The Mahale Mountains are covered in thick forest and rise to 8,000 ft with their base right on the lake’s edge. The actual site of our camp for the next three nights is a fabulous spot with green forested slopes contrasting with the white sandy bay in which it is situated and the bright blue waters of the lake.As Bryan McCook prepares to land on Lake Tanganyika, the sun is already beginning to drop.
Bryan McCook is in the left-hand seat for this leg and, on arrival, he circles the Catalina around the proposed landing area, assessing the water state and deciding on where to position the aircraft for the landing run. Once committed, we swoop over the beach and Bryan executes a marvelous landing on the still quite choppy water. It is not a full-stall landing but something like it as the Cat’ is dropped skillfully onto the surface. It is a wonderful experience and if I had to imagine an idyllic scene in which to arrive in a flying boat then my fantasy may not even match the reality of Mahale with its beach, mountains, forest, tented encampment and camp fire! Even as we taxy towards the beach, the sun is setting and the light rapidly fading with moonlight beginning to appear from the east. Amazing!
Z-CAT's mooring at Mahale with the mountains in the background. Visible is the tented 'dining room' whilst our tents are just in front of the trees, barely visible here Sunset at Mahale
Our time at Mahale is primarily spent tracking chimpanzees in the wild although there is plenty of time to relax, swim, go boating on the lake and exchange impressions of our Catalina adventure to date. All the while, our beautiful white flying boat is riding the waves as they crash ashore, anchored to the sandy beach with its undercarriage down and its tail tied to a convenient tree!A rather more choppy scene at the Mahale mooring with white cpas on the lake!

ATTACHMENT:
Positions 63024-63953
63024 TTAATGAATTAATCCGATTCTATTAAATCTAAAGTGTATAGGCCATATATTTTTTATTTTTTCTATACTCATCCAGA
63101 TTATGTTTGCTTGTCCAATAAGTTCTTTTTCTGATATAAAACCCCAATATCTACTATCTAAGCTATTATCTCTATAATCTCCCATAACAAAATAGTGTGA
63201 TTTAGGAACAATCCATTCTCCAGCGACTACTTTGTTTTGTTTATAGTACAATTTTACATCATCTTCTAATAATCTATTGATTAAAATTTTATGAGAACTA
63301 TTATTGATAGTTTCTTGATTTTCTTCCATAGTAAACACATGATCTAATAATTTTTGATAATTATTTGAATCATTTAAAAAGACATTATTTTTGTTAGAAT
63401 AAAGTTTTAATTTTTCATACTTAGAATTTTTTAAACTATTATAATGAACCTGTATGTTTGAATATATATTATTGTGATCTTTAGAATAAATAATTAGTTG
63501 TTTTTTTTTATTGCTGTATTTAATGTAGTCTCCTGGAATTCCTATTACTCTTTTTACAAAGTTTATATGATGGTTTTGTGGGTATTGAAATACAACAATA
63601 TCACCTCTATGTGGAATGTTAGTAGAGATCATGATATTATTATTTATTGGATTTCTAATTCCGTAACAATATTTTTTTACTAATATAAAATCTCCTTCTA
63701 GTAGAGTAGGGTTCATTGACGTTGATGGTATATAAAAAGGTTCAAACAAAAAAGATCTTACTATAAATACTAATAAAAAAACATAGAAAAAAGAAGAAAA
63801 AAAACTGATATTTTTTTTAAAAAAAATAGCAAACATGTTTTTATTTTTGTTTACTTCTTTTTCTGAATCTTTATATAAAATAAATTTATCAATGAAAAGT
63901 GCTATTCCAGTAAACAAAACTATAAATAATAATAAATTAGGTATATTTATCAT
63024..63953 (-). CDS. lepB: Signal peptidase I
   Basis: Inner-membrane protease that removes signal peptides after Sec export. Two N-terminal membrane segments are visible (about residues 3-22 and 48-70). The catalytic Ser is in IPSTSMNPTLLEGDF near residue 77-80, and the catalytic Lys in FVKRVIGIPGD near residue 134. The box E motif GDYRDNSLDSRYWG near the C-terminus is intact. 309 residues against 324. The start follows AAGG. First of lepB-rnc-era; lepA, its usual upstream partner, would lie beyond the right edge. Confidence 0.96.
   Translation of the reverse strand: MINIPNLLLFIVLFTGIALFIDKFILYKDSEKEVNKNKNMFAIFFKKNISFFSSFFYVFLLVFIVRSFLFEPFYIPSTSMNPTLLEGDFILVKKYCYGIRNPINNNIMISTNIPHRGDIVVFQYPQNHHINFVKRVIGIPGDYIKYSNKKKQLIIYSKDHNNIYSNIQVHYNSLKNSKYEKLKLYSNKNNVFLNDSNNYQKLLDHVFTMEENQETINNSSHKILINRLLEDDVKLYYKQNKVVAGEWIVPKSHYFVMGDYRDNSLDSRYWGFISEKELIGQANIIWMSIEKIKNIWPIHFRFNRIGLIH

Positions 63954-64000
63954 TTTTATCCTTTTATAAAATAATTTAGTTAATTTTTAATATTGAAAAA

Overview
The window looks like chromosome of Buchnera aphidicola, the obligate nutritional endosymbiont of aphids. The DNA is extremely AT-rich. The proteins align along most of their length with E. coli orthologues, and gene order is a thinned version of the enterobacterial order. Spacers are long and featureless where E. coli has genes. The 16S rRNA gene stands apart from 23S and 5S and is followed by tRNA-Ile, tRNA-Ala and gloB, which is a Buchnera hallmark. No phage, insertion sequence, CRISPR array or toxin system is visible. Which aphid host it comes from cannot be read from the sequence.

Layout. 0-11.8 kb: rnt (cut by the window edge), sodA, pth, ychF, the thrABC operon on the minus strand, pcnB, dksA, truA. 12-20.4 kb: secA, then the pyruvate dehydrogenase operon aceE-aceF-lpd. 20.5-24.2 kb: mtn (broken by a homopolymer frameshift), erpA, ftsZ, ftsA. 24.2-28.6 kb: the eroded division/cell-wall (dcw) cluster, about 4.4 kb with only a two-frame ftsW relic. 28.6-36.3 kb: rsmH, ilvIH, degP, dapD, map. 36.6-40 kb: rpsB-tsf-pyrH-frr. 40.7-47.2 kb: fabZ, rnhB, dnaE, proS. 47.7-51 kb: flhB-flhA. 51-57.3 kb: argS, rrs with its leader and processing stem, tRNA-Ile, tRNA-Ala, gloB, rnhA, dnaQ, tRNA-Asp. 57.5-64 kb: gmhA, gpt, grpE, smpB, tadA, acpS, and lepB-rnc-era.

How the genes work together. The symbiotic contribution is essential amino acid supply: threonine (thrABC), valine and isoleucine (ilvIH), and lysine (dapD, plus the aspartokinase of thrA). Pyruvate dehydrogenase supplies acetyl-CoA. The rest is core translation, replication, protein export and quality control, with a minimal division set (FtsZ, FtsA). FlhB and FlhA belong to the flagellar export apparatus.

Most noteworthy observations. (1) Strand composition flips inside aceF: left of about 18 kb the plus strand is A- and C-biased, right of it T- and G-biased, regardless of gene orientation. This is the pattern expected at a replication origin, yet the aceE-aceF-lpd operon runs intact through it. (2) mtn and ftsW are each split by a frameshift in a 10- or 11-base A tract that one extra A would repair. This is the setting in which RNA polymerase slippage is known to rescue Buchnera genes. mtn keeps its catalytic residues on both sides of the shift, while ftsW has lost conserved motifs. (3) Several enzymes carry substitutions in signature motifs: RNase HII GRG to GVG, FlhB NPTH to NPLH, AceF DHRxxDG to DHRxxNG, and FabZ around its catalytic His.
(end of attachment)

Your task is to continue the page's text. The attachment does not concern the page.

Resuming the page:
Come Saturday, August 15th 1992 we must return to the real world on the other side of the Mahale Mountains. Our early morning takeoff in the capable hands of Dave Evans is from calm water, the run taking about sixty seconds with a full load of passengers. Dave heads out over the mountains and into the sunny haze for this flight that will take us right across Tanzania. The scenery is vast but there are not too many places to force land! We stop at Tabora for another session of wobble-pumping to replenish Z-CAT’s fuel tanks courtesy of local labour and a small BP bowser trailer. This takes over two hours and yet again we are the only aircraft on the airfield, at least as far as I can tell. I resist the temptation to walk over to a small shack-like hangar, conscious of the ever-present Tanzanian soldier that is part of the scenery at all airfields in this country. I suspect it is empty but I like to dream that inside there may have been a long-abandoned East African Airways de Havilland Dragon Rapide or something similar!
To be fair, the guards here are friendly and they let us take photos on the apron. The usual crowd of children has turned out to peer at us and our old aircraft through the wire fence – we are something of a novelty to them! Antoinette Jaunet produces another superb cold meal on board the ‘plane – we still have some of the Parma ham that I lugged out to Nairobi all the way from Heathrow at the start of this adventure.Re-fuelling at Tabora in the middle of Tanzania - pilots Dave Evans and Bryan McCook survey the scene from atop the wing
To be concluded…